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Sitting Bull educators share ‘Lakota Kinship and Language’ at SDSU

Helene Circle Eagle, Michael Moore and Lavalla Moore, guests from Sitting Bull College on the Standing Rock Indian Reservation, visited South Dakota State University on Thursday, speaking with students about “Lakota Kinship and Language” at the American Indian Student Center on campus.
The talk, open to the public, was also sponsored by SDSU’s School of American and Global Studies and the Wokini Initiative, as part of a collaboration for the Introduction to American Indian and Indigenous Studies class.
Organizer Tasha Hauff, assistant professor in the School of American and Global Studies, said kinship is at the core of Lakota culture. 
“Learning how to introduce yourself in Lakota involves more than just your name. It involves where you’re from, who your family is. This adds more context to why we do that. … The reason I think it’s important to invite our colleagues from tribal colleges is they specialize in these topics. And tribal colleges have a lot to offer,” Hauff said.
Circle Eagle told the audience members they each have a story to tell.
“Be proud of who you are. You are a special individual person, so carry yourself with honor and respect every day. Help each other. … These are our values,” she said.
Lavalla Moore offered examples of lessons she teaches her preschool students, which include the Lakota language, community, leadership and tipis. “I want them to learn who they are, where they come from, what family they come from.”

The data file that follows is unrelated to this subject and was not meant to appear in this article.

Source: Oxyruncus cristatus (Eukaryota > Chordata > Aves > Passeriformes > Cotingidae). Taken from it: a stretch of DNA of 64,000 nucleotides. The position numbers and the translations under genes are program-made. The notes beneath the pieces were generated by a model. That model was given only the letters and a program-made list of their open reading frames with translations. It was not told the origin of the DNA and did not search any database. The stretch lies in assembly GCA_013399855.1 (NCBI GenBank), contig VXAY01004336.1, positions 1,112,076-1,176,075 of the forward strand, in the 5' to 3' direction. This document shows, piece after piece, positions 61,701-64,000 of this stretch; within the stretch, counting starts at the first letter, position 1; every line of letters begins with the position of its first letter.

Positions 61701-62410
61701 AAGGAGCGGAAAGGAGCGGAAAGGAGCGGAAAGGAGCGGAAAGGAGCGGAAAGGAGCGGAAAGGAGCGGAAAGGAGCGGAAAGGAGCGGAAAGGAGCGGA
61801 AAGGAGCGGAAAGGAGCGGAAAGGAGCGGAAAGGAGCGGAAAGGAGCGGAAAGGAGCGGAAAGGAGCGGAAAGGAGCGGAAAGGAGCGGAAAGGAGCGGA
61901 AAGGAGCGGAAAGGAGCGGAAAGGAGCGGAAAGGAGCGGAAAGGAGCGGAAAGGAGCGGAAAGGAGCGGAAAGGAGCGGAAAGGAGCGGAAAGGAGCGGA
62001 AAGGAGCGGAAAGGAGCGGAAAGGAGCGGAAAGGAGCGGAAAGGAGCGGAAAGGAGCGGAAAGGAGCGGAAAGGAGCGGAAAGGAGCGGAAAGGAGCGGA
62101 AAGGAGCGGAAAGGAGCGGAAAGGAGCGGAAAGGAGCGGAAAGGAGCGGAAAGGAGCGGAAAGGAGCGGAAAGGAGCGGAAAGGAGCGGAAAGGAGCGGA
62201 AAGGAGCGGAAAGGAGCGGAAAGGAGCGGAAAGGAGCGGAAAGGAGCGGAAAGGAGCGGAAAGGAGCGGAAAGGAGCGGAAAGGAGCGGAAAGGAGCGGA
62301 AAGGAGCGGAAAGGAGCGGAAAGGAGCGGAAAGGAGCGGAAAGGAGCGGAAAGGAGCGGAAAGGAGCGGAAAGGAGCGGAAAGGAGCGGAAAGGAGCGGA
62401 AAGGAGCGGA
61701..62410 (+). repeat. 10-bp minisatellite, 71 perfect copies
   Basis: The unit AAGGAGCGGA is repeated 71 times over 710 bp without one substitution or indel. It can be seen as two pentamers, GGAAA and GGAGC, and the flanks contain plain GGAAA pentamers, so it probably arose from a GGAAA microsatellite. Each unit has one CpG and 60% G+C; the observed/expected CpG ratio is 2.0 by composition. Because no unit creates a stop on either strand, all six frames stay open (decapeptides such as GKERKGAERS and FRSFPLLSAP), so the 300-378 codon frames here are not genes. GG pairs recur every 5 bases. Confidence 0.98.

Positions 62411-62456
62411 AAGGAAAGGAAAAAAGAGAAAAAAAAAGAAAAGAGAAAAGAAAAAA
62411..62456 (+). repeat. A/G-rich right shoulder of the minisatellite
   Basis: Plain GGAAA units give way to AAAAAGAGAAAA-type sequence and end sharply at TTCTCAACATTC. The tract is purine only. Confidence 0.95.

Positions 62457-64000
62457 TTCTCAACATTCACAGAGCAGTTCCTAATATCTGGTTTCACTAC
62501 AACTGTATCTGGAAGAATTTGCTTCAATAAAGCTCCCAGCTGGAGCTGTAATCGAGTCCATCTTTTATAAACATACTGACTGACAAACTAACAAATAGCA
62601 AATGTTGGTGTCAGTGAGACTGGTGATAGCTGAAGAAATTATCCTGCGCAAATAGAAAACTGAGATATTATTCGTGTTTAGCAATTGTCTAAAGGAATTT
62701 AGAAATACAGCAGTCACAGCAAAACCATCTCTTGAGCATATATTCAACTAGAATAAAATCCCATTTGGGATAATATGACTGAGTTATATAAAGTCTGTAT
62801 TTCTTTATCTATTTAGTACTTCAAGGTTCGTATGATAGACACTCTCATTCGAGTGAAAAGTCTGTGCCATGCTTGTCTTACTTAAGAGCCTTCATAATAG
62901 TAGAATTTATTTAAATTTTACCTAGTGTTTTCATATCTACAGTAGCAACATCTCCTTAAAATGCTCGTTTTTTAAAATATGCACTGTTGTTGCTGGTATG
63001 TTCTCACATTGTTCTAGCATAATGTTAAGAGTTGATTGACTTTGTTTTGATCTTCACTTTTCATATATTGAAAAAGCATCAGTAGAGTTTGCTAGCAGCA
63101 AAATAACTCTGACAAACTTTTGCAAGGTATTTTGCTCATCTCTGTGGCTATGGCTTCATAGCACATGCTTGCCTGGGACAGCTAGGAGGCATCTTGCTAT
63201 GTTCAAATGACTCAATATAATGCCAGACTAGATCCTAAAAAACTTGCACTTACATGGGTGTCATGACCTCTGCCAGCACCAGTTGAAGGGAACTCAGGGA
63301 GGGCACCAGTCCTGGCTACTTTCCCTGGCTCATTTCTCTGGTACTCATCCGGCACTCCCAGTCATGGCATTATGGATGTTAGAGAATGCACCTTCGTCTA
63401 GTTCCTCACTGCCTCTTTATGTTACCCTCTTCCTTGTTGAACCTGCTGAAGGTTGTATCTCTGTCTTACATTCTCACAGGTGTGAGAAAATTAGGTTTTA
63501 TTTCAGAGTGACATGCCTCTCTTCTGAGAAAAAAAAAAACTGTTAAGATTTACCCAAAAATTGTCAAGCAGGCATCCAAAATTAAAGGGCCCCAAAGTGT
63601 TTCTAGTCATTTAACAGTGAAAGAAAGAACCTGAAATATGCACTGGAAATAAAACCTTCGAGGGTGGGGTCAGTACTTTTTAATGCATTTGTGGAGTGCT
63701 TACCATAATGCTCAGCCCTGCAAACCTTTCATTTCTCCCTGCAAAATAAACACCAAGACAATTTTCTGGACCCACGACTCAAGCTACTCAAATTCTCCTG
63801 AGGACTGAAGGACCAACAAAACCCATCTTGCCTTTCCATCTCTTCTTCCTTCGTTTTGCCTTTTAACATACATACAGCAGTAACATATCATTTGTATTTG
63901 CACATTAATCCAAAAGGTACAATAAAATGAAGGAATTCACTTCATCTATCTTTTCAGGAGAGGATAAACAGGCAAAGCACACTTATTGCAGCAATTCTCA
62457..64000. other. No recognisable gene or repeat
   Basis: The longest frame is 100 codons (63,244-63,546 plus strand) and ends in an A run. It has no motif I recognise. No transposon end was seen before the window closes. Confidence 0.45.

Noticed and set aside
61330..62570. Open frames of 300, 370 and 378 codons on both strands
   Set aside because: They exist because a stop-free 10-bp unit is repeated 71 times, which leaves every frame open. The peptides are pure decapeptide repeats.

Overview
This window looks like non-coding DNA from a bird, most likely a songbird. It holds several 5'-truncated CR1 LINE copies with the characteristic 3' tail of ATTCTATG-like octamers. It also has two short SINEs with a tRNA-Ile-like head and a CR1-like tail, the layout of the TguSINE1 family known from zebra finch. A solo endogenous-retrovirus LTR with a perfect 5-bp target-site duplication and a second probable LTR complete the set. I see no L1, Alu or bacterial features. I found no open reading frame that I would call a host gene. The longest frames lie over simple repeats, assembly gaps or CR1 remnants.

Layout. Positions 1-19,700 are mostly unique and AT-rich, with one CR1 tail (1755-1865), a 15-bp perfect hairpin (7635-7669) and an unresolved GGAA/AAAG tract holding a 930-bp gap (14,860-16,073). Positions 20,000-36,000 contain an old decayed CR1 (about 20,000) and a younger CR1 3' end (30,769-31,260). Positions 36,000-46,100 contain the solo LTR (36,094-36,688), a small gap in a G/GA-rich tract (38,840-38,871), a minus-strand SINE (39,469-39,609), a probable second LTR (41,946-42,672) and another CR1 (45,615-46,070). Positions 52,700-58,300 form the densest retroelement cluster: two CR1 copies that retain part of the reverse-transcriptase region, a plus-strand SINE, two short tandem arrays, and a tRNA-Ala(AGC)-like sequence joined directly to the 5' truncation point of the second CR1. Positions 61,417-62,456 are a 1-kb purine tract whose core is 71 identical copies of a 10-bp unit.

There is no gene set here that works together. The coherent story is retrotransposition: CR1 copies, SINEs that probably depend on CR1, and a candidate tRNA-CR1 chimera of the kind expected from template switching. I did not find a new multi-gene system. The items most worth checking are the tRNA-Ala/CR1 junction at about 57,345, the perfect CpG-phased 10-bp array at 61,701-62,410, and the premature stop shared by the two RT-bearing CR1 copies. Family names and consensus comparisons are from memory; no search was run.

Michael Moore focused on the Lakota kinship system and how he teaches at the college level. He said identity is important to the Lakota people.
“None of us is an island that can survive without others. We depend on our families. … That’s why kinship was so important.
“It’s important to know who you are, who you come from, the important things that your ancestors have done for you to live in this space at this time,” he said.
Lakota language is one of the best represented languages, historically, in the written record from anthropologists and Native people themselves, he added. “They chose to write (about Lakota culture) to preserve it for future generations of Lakota people.”
Image for School of American and Global Studies


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